Originally posted on PHYS, however, obviously it has more to do with CS
I am currently trying to implement a circuit for computing the greatest common divisor in the Quantum Computing Language. In my work, I partially proceed from the paper Quantum Circuits for GCD Computation with O(nlogn) Depth and O(n) Ancillae published by I. Markov and M. Saeedi in 2013, which may be found at arXiv http://arxiv.org/abs/1304.7516.
The paper introduces a binary GCD algorithm analogue and works out a design of the quantum circuit which is clarified in least details, however, in the same time it is somewhat confusing due to several statements that actually do not correspond with the rest of the work. First of all, let me enclose an image denoting design of the circuit. (Credit goes to the paper)
As you may see, the circuit entirely corresponds to the classical binary GCD algorithm. It takes advantage of quantum circuits for comparison, bit shift, addition and multiplication. Nevertheless, in our case those functions are controlled by state of ancillary qubits and thus, they may not regarded reversible on their own. It means, we have to account for a separate register of auxiliary qubits which cannot be erased till the end of our computation as it would simply violate desired reversibility otherwise.
But in contrast to that, in the paper we may find at least three statements which do actually deny those simple facts. Let me cite: (About preceding works) The authors did not clear all zero-initialized ancillae which limits the applicability of their techniques. (About the circuit) The zero-initialized ancillae may be modified in-side a given circuit, but should be returned to zero at the end of computation to be reused. (About implementation) To count ancillae, note that all computational ancillae are cleared inside each block. After the final multiplication block for R·B, one can copy (in log depth) the final GCD result to another n-qubit zero-initialized register and apply the whole circuit (except for copying the result) in reverse order to recover A,B, and zero-initialized ancillae. Given that all components use O(n) ancillae, the total number of ancillae remains linear.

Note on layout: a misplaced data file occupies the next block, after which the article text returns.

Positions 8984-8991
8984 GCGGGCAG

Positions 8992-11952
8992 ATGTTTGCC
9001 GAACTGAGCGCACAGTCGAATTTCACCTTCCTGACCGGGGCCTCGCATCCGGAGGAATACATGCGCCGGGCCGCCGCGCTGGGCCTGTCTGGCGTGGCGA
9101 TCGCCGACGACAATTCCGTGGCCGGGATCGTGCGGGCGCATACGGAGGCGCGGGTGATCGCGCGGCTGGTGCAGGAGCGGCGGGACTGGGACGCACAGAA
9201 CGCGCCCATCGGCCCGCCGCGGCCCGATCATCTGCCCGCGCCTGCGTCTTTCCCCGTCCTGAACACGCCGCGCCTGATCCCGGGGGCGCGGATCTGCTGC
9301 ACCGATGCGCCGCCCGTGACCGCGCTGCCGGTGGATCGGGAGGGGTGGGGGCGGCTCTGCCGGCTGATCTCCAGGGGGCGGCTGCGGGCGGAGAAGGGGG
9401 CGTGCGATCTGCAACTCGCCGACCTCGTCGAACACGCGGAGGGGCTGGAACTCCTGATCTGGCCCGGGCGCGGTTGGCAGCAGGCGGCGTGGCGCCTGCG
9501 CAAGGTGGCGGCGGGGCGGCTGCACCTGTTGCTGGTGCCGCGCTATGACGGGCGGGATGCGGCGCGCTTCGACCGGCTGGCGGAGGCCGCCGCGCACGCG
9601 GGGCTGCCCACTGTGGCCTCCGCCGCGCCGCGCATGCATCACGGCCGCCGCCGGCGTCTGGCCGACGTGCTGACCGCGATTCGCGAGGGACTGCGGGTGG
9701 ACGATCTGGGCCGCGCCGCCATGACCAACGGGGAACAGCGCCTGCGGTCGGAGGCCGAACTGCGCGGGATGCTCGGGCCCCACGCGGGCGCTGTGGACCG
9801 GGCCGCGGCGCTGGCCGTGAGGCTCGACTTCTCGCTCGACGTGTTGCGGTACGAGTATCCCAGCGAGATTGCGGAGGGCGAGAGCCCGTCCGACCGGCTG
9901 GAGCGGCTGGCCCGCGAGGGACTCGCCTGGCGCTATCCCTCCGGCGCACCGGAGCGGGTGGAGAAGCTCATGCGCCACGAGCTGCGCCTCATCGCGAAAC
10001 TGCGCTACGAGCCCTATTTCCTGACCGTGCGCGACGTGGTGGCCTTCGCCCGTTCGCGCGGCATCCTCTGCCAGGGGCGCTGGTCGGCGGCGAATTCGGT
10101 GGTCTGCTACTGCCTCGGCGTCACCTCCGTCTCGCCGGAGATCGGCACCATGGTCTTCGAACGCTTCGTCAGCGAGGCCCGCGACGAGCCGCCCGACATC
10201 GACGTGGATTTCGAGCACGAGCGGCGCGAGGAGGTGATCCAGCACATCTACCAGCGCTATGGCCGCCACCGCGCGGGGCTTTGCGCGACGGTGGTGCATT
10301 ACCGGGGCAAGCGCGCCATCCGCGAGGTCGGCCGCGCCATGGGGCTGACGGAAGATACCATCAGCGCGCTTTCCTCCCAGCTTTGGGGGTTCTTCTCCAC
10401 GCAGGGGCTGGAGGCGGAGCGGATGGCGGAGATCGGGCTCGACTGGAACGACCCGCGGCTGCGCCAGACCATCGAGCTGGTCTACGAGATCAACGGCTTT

I ask myself: How can be all ancillaes cleared at the end of each computational block while the binary GCD seems to be reversible only with regard to an auxiliary register of control qubits? It is apparent this question reduces to the problem of binary GCD reversibility which is actually something I am doubtful about. Maybe I lack of insight and the usage of other control bits is so obvious so as to omit it, however, in every case I would like to ask you about your view on the problem.